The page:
LPP could apply to tax advice given by a non-lawyer in relation to current or contemplated litigation, depending on the context in which the advice was sought, as litigation privilege can extend to communications between the client or his lawyer and third parties. The particular circumstances would need careful consideration to ascertain that litigation was 'reasonably in prospect' (ref 5), and the dominant purpose for which the advice was prepared (ref 6).
But the extent of the privilege that could be claimed by the client of an accountant who acts for the client in the preparation and presentation of tax litigation generally (ref 7), with no lawyers involved, is not completely free from doubt (ref 8), although the judge in this case assumed 'for present purposes' that litigation privilege could be claimed, without qualifying this assumption in any way. However the Revenue had not argued the point and this was not part of the decision.
If the client obtains documents which are otherwise within litigation privilege with a view to submitting them to a lawyer, they may be protected even if they are never in fact submitted to a lawyer, but what if there was no intention ever to submit them to a lawyer? For litigation privilege to arise some authorities indicate that a connection with communications between client and legal adviser is required but others suggest that all that is required is that the document should have been prepared for use in the litigation;
'On the other hand it has been held that litigation privilege can extend to communications between a lawyer or the lawyer's client and a third party or to any document brought into existence for the dominant purpose of being used in litigation. The connection between legal advice sought or given and the affording of privilege to the communication has thereby been cut.' (ref 9)
There is also the so-called 'materials for brief/evidence' privilege affording protection for material produced for the preparation of the case, but again its extent is not completely clear.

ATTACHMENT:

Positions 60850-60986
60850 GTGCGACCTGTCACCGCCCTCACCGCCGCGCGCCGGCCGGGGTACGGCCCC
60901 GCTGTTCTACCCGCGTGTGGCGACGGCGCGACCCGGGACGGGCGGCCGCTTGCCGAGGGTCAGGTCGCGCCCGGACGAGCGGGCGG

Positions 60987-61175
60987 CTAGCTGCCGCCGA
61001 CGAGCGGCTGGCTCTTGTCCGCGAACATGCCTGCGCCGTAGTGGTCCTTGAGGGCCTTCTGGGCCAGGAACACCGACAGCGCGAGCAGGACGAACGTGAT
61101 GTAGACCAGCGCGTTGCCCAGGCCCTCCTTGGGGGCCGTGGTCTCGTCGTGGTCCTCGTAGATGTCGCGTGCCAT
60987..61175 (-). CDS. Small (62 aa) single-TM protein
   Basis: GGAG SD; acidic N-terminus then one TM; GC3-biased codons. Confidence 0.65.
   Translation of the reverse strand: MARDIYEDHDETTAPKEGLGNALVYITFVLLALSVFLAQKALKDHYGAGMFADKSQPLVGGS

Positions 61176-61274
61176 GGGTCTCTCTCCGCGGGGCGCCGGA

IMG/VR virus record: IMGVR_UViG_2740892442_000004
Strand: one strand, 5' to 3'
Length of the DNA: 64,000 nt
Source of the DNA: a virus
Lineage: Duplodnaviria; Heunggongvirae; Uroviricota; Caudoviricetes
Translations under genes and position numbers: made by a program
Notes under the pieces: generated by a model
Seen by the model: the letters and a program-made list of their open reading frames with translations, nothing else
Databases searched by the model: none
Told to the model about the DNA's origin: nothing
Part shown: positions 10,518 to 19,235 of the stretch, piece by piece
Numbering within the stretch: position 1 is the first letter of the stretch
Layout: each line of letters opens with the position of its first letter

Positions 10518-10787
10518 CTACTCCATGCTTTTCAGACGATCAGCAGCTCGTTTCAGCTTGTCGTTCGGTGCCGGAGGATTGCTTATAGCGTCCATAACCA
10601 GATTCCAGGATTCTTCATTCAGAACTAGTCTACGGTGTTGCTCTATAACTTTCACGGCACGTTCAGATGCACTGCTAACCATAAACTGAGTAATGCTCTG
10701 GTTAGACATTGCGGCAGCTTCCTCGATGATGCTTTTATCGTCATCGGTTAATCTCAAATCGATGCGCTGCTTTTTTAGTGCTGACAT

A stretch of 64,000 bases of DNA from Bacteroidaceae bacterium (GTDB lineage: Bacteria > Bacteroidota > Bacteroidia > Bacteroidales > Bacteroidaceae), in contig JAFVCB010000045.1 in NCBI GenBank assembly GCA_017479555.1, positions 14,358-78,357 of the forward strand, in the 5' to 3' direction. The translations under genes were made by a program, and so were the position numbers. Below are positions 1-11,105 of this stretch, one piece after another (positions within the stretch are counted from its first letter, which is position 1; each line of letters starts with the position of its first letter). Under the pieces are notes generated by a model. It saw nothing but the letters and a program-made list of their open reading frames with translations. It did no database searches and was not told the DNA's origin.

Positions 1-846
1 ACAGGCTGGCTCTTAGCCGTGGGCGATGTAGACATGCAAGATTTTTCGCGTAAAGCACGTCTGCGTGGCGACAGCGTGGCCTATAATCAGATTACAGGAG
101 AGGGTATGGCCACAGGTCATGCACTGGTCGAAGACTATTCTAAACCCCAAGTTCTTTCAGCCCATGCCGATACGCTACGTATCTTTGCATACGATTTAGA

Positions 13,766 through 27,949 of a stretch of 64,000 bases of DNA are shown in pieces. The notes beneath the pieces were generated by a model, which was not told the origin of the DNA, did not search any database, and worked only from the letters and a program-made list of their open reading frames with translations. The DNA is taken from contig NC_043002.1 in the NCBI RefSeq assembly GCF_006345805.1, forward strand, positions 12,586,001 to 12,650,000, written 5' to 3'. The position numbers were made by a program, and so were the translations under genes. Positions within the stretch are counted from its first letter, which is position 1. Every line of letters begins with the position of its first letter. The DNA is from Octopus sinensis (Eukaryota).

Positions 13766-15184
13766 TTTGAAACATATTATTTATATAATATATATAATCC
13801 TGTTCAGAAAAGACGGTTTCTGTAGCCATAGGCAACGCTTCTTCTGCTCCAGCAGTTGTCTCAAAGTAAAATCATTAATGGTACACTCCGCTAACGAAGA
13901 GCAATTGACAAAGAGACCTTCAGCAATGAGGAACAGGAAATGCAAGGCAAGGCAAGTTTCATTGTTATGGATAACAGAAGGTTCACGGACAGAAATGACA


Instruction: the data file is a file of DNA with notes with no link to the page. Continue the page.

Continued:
Those seeking legal advice, as for example in relation to tax avoidance schemes, where the purpose of the transaction may be relevant to relief or exemption provisions, should be aware of the risk that this advice may have to be disclosed unless it is protected by LPP which, with very few restricted statutory exceptions, and limited extensions in relation to litigation, is only afforded to advice from lawyers and not other professionals, such as accountants.
For further information please email Nick Bates or Janice McMullen
- (ref 1) -  EWHC 2494 (Admin)
- (ref 2) -  1 AC 563
- (ref 3) - Wilden Pump Engineering Co v Fusfeld  FSR 159 relating to advice by patent agents
- (ref 4) - See for example the very limited protection previously afforded to tax advisers in section 20B(9) TMA applying only to section 20 notices, described in the Morgan Grenfell case as 'a curious provision designed to protect the proprietary interest of the tax accountant in his working papers.' and present provisions in paras 26-27 Schedule 36 Finance Act 2008 and in relation to notices to produce information relating to the conduct of a pending tax appeal in section 20B(2) and now para 19 Schedule 36; the very limited privilege reporting exemption for 'relevant professional advisers' under section 330(10) Proceeds of Crime Act 2002 which now includes accountants, auditors and tax advisers as defined; and the limited privilege afforded to patent agents and trade mark agents under the Copyright, Designs and Patents Act 1988
- (ref 5) - USA v Philip Morris Inc  1 CLC 811 CA
- (ref 6) - Waugh v British Railways Board  AC 521
- (ref 7) - For the limited protection in relation to Inland Revenue notices to produce information relating to the conduct of a pending tax appeal see 4 above
- (ref 8) - In the employment context, in Grazebrook v Wallens  IRLR 139, the National Industrial Relations Court held that privilege would extend to unqualified advisers, such as HR consultants, representing clients before industrial tribunals (now employment tribunals) ‘in relation to communications with an actual view to the litigation in hand and the mode of conduct of it’ but in New Victoria Hospital v Ryan  IRLR 202 the Employment Appeal Tribunal stated that the privilege should be confined to qualified lawyers. In Howes v Hinckley & Bosworth Borough Council EAT 4.07.08, Elias J suggested that New Victoria Hospital wrongly treated Grazebrook as a case on legal advice privilege whereas it was about litigation privilege and could be followed in that context. This however was not part of the decision and is open to argument
- (ref 9) - Three Rivers District Council v The Governors and Company of the Bank of England  UKHL 48